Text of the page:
[00:19:45] I like to think there’s going to be plenty of successes there. And indeed, there will be those who realize that they have got some really cool technology, but they need to be part of a bigger whole. We’ve already started to see acquisitions at the start of this year. You’ve seen, I think Infleqtion do a couple, you’ve had Orca Computing do one as well.

[00:20:03] And what you’re finding is, as they’re trying to build these really complex devices, they’re spotting ingredients that they need, that others have. So I think there’s absolutely going to be more acquisitions. IMQ have specifically announced that they are going to do it. That’s all public. I’m just excited to see the next movements.

[00:20:21] Veronica Combs: Another thing that attracted me to the quantum industry was it is so international, right? There’s not just one hub. There are spots all over the world, investing money and attracting talent. Are there any cities that you keep particular eye on?

[00:20:33] Alex Challans: Well, I’m British, and live in London for much of the time. I’m obviously very interested in the UK ecosystem. But my wife is Canadian. And so, I spend a lot of my time like right now in Toronto.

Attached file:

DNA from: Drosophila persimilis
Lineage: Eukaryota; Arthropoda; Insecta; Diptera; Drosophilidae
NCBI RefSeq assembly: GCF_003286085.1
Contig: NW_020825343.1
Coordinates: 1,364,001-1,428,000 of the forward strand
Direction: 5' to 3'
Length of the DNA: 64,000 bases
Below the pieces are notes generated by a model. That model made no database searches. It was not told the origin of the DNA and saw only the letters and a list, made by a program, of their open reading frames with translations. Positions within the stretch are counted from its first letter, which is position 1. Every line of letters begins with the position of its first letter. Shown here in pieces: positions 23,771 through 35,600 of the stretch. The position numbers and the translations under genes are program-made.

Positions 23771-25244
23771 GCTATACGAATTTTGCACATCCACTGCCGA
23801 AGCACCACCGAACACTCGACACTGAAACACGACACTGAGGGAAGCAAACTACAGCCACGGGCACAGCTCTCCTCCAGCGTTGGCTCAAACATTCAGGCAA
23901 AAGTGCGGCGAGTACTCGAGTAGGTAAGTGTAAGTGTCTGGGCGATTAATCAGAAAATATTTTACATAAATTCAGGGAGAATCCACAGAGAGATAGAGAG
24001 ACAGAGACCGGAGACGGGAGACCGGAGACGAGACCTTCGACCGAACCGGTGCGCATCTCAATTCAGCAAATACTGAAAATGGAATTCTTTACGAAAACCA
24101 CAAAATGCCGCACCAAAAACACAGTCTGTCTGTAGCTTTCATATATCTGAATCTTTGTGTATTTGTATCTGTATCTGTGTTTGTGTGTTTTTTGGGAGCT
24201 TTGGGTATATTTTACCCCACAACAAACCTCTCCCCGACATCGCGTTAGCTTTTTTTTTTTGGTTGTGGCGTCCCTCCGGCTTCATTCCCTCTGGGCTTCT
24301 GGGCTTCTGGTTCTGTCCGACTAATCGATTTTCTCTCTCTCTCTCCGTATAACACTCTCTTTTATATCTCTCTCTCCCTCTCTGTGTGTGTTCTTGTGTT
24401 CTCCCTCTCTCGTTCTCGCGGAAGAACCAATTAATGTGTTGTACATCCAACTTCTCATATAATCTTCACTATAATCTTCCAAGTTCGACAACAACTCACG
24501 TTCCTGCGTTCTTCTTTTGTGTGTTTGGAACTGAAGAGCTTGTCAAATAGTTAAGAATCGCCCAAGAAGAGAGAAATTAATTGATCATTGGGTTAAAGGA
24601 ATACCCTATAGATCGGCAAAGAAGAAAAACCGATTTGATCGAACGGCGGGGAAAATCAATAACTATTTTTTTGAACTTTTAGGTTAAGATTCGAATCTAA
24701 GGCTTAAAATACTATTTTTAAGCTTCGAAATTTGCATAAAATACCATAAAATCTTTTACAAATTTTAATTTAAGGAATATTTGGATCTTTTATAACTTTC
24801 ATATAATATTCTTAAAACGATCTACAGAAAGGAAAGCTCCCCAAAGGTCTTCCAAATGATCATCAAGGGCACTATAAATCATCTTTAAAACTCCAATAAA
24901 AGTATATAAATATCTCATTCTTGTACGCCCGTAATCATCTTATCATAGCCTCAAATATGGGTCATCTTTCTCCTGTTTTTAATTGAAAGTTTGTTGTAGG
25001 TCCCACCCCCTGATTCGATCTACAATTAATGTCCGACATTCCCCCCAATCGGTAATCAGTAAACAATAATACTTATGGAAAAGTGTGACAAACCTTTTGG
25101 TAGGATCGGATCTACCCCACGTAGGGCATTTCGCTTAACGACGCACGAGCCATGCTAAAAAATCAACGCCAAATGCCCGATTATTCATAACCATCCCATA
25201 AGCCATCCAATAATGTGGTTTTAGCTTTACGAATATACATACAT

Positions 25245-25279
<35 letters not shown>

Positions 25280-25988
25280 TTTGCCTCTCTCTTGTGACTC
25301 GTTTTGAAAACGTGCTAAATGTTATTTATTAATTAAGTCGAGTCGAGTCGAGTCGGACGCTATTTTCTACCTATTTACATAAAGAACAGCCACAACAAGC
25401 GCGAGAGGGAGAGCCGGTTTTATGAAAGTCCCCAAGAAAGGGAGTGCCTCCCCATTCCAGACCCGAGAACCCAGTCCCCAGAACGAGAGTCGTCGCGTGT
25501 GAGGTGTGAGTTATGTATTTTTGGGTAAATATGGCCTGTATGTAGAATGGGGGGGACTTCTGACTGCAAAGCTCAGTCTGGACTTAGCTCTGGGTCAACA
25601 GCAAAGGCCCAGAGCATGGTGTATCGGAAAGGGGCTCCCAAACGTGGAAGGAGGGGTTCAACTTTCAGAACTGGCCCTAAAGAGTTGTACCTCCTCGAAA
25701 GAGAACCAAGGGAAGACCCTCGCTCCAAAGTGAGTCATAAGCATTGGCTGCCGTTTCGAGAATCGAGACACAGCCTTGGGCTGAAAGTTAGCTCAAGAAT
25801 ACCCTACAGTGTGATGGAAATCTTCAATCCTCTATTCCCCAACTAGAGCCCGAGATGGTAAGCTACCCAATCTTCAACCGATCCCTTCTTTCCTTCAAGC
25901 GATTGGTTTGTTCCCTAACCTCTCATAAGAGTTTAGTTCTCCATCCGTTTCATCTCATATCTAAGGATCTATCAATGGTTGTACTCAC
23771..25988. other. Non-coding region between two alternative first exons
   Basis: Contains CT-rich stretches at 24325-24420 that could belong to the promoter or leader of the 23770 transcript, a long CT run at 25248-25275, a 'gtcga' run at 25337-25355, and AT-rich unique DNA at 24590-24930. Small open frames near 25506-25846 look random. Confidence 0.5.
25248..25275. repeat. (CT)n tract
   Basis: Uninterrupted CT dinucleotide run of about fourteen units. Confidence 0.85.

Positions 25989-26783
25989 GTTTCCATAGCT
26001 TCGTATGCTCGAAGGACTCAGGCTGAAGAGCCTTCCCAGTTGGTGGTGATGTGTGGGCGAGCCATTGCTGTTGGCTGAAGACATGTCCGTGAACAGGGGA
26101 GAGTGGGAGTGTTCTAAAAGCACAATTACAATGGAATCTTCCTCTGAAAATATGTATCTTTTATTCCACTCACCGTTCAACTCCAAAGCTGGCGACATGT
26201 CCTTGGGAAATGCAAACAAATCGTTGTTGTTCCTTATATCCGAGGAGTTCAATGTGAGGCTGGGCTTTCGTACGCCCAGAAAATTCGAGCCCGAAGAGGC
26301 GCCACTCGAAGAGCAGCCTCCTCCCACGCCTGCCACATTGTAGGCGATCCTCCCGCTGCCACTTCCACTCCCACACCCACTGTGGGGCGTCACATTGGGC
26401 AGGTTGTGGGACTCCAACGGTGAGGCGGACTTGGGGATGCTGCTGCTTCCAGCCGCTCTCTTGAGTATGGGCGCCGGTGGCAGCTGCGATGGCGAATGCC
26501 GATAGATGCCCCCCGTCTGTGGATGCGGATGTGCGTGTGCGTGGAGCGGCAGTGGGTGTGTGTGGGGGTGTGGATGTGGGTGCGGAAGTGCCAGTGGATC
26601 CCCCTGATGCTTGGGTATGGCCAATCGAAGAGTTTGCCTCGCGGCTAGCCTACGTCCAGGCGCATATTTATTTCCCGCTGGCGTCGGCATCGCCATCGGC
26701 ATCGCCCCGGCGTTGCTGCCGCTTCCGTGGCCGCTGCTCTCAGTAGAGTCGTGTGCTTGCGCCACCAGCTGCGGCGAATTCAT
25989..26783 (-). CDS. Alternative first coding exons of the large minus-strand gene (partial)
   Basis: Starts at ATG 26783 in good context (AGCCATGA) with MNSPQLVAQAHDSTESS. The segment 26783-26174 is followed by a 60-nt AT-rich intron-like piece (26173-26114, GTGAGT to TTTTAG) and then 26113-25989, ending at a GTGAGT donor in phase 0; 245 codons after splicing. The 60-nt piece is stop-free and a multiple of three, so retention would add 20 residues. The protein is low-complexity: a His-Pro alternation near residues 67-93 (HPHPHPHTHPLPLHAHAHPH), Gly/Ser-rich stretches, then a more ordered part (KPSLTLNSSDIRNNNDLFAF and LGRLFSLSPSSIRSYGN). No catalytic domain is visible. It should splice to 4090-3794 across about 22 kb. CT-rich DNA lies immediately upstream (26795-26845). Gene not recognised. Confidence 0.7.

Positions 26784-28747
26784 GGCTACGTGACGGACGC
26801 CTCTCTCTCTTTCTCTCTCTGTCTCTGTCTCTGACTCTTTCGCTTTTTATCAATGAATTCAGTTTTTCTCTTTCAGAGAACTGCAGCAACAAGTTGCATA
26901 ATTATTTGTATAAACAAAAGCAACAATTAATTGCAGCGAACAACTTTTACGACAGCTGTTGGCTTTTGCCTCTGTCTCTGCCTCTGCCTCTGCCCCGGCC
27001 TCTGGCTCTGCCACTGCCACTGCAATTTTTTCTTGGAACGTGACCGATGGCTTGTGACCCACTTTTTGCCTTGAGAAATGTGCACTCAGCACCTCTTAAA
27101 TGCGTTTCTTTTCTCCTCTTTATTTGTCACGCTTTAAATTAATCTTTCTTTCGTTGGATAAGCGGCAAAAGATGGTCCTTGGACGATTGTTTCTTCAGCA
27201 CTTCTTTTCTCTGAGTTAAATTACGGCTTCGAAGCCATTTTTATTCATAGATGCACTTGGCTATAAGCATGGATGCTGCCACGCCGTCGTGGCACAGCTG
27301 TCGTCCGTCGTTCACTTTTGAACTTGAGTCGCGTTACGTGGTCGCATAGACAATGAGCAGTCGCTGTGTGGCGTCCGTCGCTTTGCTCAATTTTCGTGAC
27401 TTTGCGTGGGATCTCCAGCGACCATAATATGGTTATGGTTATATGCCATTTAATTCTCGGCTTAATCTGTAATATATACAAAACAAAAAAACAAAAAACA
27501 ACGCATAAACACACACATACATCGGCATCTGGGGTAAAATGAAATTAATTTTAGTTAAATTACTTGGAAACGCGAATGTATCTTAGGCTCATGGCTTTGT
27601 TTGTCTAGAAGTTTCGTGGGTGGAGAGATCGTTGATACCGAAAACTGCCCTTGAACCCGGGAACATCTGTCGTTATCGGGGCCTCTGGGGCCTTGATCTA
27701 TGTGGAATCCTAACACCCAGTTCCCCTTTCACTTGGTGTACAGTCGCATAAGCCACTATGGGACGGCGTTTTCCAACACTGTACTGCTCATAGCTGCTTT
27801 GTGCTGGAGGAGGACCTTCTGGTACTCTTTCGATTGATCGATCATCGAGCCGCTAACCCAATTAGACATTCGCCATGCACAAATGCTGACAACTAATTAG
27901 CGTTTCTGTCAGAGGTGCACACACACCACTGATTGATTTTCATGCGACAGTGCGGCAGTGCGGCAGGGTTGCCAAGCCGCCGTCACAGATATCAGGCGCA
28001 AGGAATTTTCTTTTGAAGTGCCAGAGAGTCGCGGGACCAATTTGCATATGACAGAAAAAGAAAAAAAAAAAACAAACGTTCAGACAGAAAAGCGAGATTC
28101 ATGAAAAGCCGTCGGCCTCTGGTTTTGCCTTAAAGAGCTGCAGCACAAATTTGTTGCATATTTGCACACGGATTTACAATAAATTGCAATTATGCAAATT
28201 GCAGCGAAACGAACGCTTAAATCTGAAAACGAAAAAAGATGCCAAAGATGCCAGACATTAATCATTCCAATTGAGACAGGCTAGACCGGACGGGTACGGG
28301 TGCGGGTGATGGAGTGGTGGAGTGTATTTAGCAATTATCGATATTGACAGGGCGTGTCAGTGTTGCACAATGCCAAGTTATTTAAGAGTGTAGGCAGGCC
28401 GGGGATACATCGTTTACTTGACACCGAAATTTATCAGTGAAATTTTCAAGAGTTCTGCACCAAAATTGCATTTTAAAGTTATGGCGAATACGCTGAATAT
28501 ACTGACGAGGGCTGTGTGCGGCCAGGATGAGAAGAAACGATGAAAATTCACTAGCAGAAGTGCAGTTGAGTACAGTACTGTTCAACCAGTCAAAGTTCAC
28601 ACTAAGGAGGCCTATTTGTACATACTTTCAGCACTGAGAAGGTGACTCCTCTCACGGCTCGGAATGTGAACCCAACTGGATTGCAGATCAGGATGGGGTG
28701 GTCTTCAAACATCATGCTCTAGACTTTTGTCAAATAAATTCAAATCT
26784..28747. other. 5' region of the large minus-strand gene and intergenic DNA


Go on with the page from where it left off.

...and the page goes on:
[00:20:49] I think the Canadian ecosystems are going to be interesting, but then to complicate matters, most of our customers are American. So I spend a lot of my time in America. What’s fascinating is to see some of these regional hubs start to emerge.

[00:21:03] So in the U. S., you’ve got various states and regions who are starting to push forward their own initiatives, partly through chips and science, partly through the NSF funding. And you’ve all got all sorts of models starting to appear in various European countries where they’re trying to pull together these innovation hubs, which align with economic development initiatives.